I've enjoyed the conversations I've had on this issue--it's brought out a lot of thought. It's a shame that the NFL has capitulated to the pressure here, since that decision will prevent a lot of others from going through similar thought.

Thanks for giving me the opportunity to do this here. This serves as a draft of my letter to Scott Wunn I'll be sending off next week expressing my disappointment in the decision.

Chris Coovert said...

My take: the NFL replaced a bad topic with an even worse one. I agree with Paul that the con's main hope on the original topic was that the pro had to formally defend it being built, not just the right to build it. But I was still pretty worried about the potential for where the debates could go.

But as Paul said, the new topic is awful as a first topic. I have 16 or so kids in class ready to learn about debate, and they are going to do it by debating about debate? How is that in anyway reasonable. I would really like the state to consider using the October topic and just bagging the November topic entirely. I don't if that is possible, but I think it's worth exploring.

Jim Anderson said...

In the NFL's defense, they likely don't see this as a "beginning" resolution, because it's the November topic, not the October topic.

That said, I don't like the narrow wording of the resolution--"high school public forum debate resolutions"--but I like the idea of debating whether high school is a proper forum for debate on religiously sensitive topics. Maybe it's just because at a recent practice, a huge (and sometimes heated, though mostly amiable) religious debate broke out when a student was seen carrying a copy of "The God Delusion." (At least, that's how I think it started.) I had to almost literally shoo them out the door when the practice session ended.

The sheer amount of debate this event has spurred in the debate community makes me think it can be debated, practically speaking... but then, the more I think about it, the likelihood still exists that the meta-debate could turn non-meta--and end up riling up religious sensibilities anyway, thus meta-refuting itself.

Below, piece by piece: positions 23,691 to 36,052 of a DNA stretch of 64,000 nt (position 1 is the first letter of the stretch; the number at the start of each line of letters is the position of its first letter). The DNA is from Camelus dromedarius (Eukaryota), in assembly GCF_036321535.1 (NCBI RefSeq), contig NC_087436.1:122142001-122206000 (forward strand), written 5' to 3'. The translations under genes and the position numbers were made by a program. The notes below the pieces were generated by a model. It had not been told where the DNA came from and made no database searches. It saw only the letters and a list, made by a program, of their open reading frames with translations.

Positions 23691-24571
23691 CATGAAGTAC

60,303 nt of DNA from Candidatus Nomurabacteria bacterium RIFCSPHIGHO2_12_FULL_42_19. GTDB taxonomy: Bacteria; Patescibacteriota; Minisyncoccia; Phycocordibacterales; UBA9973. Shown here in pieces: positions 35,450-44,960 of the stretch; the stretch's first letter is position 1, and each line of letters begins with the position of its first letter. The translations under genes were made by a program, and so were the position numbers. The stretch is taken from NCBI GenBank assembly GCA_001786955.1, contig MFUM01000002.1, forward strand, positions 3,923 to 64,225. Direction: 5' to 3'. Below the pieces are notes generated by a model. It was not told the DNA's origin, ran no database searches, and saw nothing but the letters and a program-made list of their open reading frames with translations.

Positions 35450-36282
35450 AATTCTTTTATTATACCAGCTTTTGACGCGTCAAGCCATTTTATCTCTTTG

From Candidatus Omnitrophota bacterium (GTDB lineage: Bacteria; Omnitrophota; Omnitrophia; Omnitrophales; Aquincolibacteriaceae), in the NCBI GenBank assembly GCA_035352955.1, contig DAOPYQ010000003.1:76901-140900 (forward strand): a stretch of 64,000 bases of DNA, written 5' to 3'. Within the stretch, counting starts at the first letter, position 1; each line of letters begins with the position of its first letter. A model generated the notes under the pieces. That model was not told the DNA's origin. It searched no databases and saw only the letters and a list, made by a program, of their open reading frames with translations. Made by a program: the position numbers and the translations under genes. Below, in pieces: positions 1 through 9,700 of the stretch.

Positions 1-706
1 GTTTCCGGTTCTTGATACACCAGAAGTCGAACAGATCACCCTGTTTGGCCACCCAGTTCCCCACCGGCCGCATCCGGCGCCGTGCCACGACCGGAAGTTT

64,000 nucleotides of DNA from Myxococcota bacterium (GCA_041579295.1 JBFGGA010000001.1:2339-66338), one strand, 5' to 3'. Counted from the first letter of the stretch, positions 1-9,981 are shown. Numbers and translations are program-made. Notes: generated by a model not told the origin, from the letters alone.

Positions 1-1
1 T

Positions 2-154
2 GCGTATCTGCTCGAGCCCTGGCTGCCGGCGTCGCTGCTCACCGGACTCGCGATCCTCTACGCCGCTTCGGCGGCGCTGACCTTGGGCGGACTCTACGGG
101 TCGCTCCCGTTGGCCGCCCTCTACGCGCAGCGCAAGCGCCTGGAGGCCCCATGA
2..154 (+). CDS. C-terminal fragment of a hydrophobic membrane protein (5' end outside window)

One other thing I hadn't considered about the original resolution was the inflamed sentiment in many parts of the country, sentiment that could make things especially awkward for students already in a tough spot because of their religious commitments.

So, to clarify and partially retract my original thinking: I applaud the decision to change topics. I am not entirely in love with the new topic, but I think it has great potential. At the very least, the NFL needs a much better "backup topic" plan.

(As an aside, check out all the past PuFo resolutions. It's an interesting list--the event covers propositions of policy, value, and fact. I think that might be part of its charm, and part of what can make it frustrating, because there aren't established frameworks--V/C, plans, etc.)

And now I'm of a divided mind. Thank you, discourse!

Anonymous said...

I, for one, think this topic is hilarious. It sure should be interesting. The NFL basically threw a punch at all of the people who had slapped it for mentioning such a sensitive issue. But that's what public forum is about- and the NFL is basically trying to establish that through this topic. Being a democrat, I think that the favor is in the pro, but that it would be possible to win from a con standpoint. And most of the complaints, I'm willing to bet, weren't about the difficulty to win from each side. They were upset that such a topic should even be touched upon- but what good is debating topics that aren't controversial? The NFL is saying, fine, you think you can tell us what we're supposed to do? Then show us you can argue your point.

Chris Coovert said...

Just so you know, a few of us are considering agreeing as tournament directors to all use the October topic next month. It's not a perfect solution, but I think it's the best option for our state since it will be our first resolution. Nothing has been decided at this point, but we are talking. If you have strong opinions on this, feel free to post here or send me an email.

Jim Anderson said...

Chris, the sooner the decision, the better. If you're counting votes, count mine in support of that alternative.

Cythia Borge said...

I thank for uploading the new topic and can you please give more insight on this topic "Resolved: High school Public Forum Debate resolutions should not confront sensitive religious issues" As other people have said this is a worse issue and I do pf,and this has left me in circles. I look forward to your insight

Jim Anderson said...

I'd say that most of the evidence out there is going to focus on what's appropriate for high school in general / in the classroom, and the idea would be to apply that evidence to the world of high school Public Forum debate.

For instance, check out some of the recommendations for teaching about religion in the classroom, from the Anti-Defamation League.